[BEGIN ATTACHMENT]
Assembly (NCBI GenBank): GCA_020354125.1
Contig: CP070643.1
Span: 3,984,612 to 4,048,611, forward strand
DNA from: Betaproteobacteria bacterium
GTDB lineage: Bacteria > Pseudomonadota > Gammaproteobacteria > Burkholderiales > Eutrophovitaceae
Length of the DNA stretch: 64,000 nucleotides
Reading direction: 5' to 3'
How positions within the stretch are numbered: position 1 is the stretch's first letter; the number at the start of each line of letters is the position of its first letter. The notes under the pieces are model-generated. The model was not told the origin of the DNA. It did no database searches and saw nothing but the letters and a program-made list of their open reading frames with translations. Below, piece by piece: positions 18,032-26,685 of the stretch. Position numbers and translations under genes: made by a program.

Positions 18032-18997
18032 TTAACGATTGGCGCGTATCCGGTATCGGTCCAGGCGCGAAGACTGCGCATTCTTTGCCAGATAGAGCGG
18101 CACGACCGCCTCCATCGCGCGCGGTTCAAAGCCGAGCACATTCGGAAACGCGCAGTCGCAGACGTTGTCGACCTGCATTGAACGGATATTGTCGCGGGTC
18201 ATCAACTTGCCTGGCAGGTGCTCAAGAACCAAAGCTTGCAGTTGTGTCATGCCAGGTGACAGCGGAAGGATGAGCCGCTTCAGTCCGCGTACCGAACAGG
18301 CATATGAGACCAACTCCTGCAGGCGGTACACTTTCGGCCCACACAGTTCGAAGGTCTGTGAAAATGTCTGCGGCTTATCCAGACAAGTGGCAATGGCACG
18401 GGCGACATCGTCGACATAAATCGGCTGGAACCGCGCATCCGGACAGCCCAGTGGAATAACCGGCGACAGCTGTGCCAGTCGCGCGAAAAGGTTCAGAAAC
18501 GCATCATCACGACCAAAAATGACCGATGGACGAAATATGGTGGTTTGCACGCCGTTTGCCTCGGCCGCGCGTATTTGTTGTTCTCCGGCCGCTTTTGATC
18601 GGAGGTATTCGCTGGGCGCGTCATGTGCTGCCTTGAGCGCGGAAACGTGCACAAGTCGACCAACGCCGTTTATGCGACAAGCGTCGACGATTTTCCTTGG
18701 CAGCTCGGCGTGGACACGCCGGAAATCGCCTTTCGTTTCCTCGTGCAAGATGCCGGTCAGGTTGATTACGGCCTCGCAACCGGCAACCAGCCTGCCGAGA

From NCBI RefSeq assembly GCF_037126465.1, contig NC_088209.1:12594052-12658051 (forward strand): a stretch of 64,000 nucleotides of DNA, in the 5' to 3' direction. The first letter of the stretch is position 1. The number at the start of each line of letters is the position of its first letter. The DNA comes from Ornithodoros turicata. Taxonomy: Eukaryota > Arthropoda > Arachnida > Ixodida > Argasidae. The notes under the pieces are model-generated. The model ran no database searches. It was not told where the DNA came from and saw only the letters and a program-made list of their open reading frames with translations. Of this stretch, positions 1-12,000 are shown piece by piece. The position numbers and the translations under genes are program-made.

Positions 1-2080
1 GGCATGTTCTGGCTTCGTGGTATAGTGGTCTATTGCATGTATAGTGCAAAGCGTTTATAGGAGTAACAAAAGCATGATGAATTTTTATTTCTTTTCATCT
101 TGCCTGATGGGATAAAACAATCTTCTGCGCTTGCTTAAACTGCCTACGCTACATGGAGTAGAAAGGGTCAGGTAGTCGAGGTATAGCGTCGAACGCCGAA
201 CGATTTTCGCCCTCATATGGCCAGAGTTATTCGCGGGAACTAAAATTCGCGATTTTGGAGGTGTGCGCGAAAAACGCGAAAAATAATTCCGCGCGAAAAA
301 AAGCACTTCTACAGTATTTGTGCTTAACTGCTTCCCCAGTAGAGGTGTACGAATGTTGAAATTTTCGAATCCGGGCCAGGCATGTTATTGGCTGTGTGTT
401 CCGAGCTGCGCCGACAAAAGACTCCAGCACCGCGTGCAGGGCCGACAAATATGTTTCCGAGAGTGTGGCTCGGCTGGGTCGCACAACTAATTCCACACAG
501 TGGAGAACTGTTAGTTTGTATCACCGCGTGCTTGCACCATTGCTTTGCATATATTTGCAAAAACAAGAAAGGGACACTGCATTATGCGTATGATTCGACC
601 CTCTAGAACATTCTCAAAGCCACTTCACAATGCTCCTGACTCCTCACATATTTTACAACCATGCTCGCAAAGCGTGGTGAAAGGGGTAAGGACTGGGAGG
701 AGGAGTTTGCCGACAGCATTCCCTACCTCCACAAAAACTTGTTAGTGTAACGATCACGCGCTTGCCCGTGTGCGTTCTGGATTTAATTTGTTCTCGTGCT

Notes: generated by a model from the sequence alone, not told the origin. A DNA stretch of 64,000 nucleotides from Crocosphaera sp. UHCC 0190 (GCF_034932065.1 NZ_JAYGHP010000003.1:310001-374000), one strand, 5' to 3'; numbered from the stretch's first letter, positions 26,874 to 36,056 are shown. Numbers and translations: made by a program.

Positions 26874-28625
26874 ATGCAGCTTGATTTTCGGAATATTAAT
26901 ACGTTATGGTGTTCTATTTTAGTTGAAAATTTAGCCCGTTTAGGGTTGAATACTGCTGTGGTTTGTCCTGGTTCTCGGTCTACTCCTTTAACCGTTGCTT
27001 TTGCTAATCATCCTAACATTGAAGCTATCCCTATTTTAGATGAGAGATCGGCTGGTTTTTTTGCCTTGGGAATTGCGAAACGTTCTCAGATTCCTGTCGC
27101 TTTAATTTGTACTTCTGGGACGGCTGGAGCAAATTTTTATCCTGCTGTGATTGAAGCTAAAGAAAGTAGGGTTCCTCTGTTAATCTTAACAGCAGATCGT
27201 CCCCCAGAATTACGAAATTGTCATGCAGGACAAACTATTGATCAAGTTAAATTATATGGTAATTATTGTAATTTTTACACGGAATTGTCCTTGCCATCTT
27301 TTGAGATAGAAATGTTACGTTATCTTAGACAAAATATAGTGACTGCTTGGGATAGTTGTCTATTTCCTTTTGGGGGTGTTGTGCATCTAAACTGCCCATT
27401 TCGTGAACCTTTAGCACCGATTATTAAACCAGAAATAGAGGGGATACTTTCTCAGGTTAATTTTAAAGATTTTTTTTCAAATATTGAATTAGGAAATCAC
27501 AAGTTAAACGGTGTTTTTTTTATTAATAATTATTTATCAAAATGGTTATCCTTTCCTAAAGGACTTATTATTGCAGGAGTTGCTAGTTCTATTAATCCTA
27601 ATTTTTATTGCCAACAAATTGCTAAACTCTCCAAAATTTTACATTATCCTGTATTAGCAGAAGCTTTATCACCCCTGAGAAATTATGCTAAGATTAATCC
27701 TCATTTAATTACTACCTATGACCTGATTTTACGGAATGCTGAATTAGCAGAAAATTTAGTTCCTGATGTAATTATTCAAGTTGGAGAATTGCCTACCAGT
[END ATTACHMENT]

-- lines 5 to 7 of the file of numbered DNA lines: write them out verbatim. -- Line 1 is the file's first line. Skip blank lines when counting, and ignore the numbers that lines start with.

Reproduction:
GTDB lineage: Bacteria > Pseudomonadota > Gammaproteobacteria > Burkholderiales > Eutrophovitaceae
Length of the DNA stretch: 64,000 nucleotides
Reading direction: 5' to 3'